Music, Makeup, & Media

Selfie culture is still alive and well as 2016 ends and so is the shaming of girls who take them. Do you remember last year in October when those sorority girls  got shamed by the announcers for taking selfies during a baseball game? The announcers mock the girls for their vanity by taking selfies, which is nothing we haven’t seen before. Girls, especially “girly-girls,” are criticized for being vain and superficial and are policed by their peers every time they post a selfie on social media: you can’t take too many, or look too sexy or “basic,” and you can’t be seen taking the picture multiple times to find one you look the best in.

But in the “real” world, girls don’t usually have much space to share their interests and opinions and be taken seriously for them. Fortunately, social media platforms, like Instagram can provide a space for them to share and demonstrate their skills and experiences with the world. Girls as young as 10 can display their skills as they learn them on a platform that is generally safe and supportive, and can self-brand based on the skills they’re improving on. They can even gain a massive following on Instagram with their skills and self-promotion!

For instance, @ayla_guitar, an incredibly talented 15-year-old guitarist from BC, Canada has made a name for herself on social media. With 33.7K followers on Instagram, Ayla has created a space to share her music and talent with others. Ayla’s account mostly consists of video selfies of her playing guitar in her bedroom studio, but this doesn’t make her “vain” or “superficial.” In fact, her fan base adores her, and she has established an active relationship with her fans, commenting back to their compliments, and often posting a video of herself playing a song that they request. She is humble, yet takes pride in her improvements, as you can see in the caption of this video. While Ayla is a uniquely talented individual, there are countless other girls who have also found a platform with Instagram to exhibit their talents and interests.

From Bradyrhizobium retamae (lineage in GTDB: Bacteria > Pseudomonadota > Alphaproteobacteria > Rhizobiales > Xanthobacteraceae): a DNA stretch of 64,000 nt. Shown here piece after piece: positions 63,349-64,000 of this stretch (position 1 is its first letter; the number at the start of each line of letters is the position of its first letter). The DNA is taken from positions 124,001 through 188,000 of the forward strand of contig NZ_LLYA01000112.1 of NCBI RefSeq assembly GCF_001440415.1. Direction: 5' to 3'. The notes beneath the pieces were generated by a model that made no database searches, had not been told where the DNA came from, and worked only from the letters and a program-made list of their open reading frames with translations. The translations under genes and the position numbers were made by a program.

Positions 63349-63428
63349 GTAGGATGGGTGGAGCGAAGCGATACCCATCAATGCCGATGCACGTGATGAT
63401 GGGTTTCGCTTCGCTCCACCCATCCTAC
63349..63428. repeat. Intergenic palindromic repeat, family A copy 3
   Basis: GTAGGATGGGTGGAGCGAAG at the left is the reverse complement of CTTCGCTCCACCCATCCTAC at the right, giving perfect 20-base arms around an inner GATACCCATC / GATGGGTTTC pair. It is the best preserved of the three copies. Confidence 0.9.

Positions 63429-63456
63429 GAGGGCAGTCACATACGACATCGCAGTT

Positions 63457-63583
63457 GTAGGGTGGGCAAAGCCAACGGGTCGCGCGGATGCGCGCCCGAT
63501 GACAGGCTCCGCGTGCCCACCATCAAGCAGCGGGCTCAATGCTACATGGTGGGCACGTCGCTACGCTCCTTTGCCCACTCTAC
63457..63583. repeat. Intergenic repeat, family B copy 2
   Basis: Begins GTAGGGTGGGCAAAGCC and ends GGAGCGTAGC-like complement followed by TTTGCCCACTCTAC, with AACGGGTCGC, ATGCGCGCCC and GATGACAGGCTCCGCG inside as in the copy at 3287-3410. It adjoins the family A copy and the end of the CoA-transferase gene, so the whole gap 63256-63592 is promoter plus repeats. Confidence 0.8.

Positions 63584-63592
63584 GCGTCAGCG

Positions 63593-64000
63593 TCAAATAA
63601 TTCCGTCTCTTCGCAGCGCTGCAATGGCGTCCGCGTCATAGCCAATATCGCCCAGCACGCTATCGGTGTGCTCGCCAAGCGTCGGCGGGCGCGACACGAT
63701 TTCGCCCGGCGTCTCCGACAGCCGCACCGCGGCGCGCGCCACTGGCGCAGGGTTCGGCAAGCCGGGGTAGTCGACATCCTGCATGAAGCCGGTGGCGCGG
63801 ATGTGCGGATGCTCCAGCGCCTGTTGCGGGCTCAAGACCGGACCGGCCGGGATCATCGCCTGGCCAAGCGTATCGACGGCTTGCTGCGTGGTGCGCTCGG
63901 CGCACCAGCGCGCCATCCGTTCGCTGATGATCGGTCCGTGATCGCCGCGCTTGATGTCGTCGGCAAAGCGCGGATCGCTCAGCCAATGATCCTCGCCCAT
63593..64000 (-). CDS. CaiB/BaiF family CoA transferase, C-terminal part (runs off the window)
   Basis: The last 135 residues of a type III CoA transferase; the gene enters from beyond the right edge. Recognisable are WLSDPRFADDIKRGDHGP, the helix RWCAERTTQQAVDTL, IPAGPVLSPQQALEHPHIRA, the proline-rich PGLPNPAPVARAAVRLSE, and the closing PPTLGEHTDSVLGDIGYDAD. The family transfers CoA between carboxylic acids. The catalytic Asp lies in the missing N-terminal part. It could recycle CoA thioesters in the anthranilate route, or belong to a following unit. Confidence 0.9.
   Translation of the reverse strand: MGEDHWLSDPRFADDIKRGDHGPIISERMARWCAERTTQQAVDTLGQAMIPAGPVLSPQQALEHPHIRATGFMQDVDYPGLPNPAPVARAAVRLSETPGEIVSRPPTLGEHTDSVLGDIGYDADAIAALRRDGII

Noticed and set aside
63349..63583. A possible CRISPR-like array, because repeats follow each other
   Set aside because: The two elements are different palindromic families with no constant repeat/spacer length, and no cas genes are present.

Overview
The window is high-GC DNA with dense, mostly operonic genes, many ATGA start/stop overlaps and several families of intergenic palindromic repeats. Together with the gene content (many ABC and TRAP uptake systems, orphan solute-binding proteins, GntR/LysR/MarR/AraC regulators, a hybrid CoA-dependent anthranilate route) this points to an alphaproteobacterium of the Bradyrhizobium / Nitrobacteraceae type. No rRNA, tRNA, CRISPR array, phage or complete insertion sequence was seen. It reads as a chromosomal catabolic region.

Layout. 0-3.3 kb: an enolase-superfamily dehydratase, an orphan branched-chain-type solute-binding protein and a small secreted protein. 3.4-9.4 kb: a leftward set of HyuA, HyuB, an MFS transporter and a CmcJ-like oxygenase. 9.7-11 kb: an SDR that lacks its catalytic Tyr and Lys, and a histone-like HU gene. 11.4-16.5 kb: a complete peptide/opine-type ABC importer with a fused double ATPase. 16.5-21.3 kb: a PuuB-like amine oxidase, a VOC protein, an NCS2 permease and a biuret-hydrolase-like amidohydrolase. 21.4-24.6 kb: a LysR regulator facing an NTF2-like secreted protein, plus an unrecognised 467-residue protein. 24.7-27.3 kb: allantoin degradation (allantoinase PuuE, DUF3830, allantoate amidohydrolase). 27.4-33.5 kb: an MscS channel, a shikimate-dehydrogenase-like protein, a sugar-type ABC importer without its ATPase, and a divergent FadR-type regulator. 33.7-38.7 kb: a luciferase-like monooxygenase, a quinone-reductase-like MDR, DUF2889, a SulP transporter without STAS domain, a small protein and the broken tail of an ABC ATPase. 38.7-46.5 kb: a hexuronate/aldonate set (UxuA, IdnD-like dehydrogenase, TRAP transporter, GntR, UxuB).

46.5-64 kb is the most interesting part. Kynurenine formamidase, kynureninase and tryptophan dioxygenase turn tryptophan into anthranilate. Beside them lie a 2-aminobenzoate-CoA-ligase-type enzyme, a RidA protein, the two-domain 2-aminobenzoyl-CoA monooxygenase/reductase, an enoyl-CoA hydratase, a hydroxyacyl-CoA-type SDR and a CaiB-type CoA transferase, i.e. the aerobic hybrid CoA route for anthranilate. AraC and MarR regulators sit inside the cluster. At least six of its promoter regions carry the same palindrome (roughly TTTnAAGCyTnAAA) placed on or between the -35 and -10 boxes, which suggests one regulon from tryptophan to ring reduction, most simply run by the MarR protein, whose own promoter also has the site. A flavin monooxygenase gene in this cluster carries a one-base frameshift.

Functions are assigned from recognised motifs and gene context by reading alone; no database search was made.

Girls also claim space on Instagram with their makeup expertise (again, something that could be labeled vain and superficial). Farisa Safrina , for example, uses her page to promote her YouTube tutorials and unapologetically takes pride in her appearance and her skills as a makeup artist. She also encourages people to not judge based on someone’s appearance of social media and expresses how her makeup and pride in her appearance and self-branding is a way for her to build confidence in herself and others through a platform that gives her the opportunity to share her skills with the the world.

Ayla and Farisa aren’t using Instagram to flaunt their perfection, but to boost their confidence and encourage others to pursue what strikes their interests: just because girls post pictures and videos of themselves doesn’t mean that they are self-centered or superficial. Why is it considered vain for girls to take pride in themselves or share about their lives anyway? Guys take selfies too… Maybe instead of condemning girls for taking selfies of their life experiences or showing off their skills, we should support the chance they took in sharing their progress and trying new things.

Featured image here.

Leave a Reply

Fill in your details below or click an icon to log in: Logo

You are commenting using your account. Log Out /  Change )

Twitter picture

You are commenting using your Twitter account. Log Out /  Change )

Facebook photo

You are commenting using your Facebook account. Log Out /  Change )

Connecting to %s